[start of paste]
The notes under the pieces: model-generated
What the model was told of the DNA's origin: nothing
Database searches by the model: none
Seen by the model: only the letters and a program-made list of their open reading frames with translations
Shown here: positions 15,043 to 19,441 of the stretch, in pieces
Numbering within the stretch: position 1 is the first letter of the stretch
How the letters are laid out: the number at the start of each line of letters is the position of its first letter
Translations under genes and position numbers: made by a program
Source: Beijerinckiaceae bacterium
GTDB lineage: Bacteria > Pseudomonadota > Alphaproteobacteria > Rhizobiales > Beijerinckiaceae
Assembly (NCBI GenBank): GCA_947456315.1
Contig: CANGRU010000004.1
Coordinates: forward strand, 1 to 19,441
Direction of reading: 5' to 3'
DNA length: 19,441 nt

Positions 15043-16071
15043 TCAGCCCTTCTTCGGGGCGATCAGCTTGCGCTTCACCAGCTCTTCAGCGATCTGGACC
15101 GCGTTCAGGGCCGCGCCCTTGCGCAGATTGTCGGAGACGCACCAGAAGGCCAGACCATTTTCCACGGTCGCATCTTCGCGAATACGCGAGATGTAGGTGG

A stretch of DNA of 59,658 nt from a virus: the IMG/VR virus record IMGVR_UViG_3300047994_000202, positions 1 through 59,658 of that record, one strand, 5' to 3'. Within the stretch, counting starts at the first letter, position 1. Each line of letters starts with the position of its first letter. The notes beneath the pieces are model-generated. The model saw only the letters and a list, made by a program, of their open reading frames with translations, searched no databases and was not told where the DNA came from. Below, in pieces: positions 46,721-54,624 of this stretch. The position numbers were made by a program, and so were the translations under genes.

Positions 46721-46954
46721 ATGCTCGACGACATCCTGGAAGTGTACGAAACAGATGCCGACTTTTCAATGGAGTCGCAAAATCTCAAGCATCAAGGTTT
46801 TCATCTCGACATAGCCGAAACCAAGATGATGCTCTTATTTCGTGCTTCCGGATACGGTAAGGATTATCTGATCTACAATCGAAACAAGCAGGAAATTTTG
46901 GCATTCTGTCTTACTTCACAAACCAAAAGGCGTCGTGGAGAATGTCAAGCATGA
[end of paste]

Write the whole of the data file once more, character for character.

The notes under the pieces: model-generated
What the model was told of the DNA's origin: nothing
Database searches by the model: none
Seen by the model: only the letters and a program-made list of their open reading frames with translations
Shown here: positions 15,043 to 19,441 of the stretch, in pieces
Numbering within the stretch: position 1 is the first letter of the stretch
How the letters are laid out: the number at the start of each line of letters is the position of its first letter
Translations under genes and position numbers: made by a program
Source: Beijerinckiaceae bacterium
GTDB lineage: Bacteria > Pseudomonadota > Alphaproteobacteria > Rhizobiales > Beijerinckiaceae
Assembly (NCBI GenBank): GCA_947456315.1
Contig: CANGRU010000004.1
Coordinates: forward strand, 1 to 19,441
Direction of reading: 5' to 3'
DNA length: 19,441 nt

Positions 15043-16071
15043 TCAGCCCTTCTTCGGGGCGATCAGCTTGCGCTTCACCAGCTCTTCAGCGATCTGGACC
15101 GCGTTCAGGGCCGCGCCCTTGCGCAGATTGTCGGAGACGCACCAGAAGGCCAGACCATTTTCCACGGTCGCATCTTCGCGAATACGCGAGATGTAGGTGG

A stretch of DNA of 59,658 nt from a virus: the IMG/VR virus record IMGVR_UViG_3300047994_000202, positions 1 through 59,658 of that record, one strand, 5' to 3'. Within the stretch, counting starts at the first letter, position 1. Each line of letters starts with the position of its first letter. The notes beneath the pieces are model-generated. The model saw only the letters and a list, made by a program, of their open reading frames with translations, searched no databases and was not told where the DNA came from. Below, in pieces: positions 46,721-54,624 of this stretch. The position numbers were made by a program, and so were the translations under genes.

Positions 46721-46954
46721 ATGCTCGACGACATCCTGGAAGTGTACGAAACAGATGCCGACTTTTCAATGGAGTCGCAAAATCTCAAGCATCAAGGTTT
46801 TCATCTCGACATAGCCGAAACCAAGATGATGCTCTTATTTCGTGCTTCCGGATACGGTAAGGATTATCTGATCTACAATCGAAACAAGCAGGAAATTTTG
46901 GCATTCTGTCTTACTTCACAAACCAAAAGGCGTCGTGGAGAATGTCAAGCATGA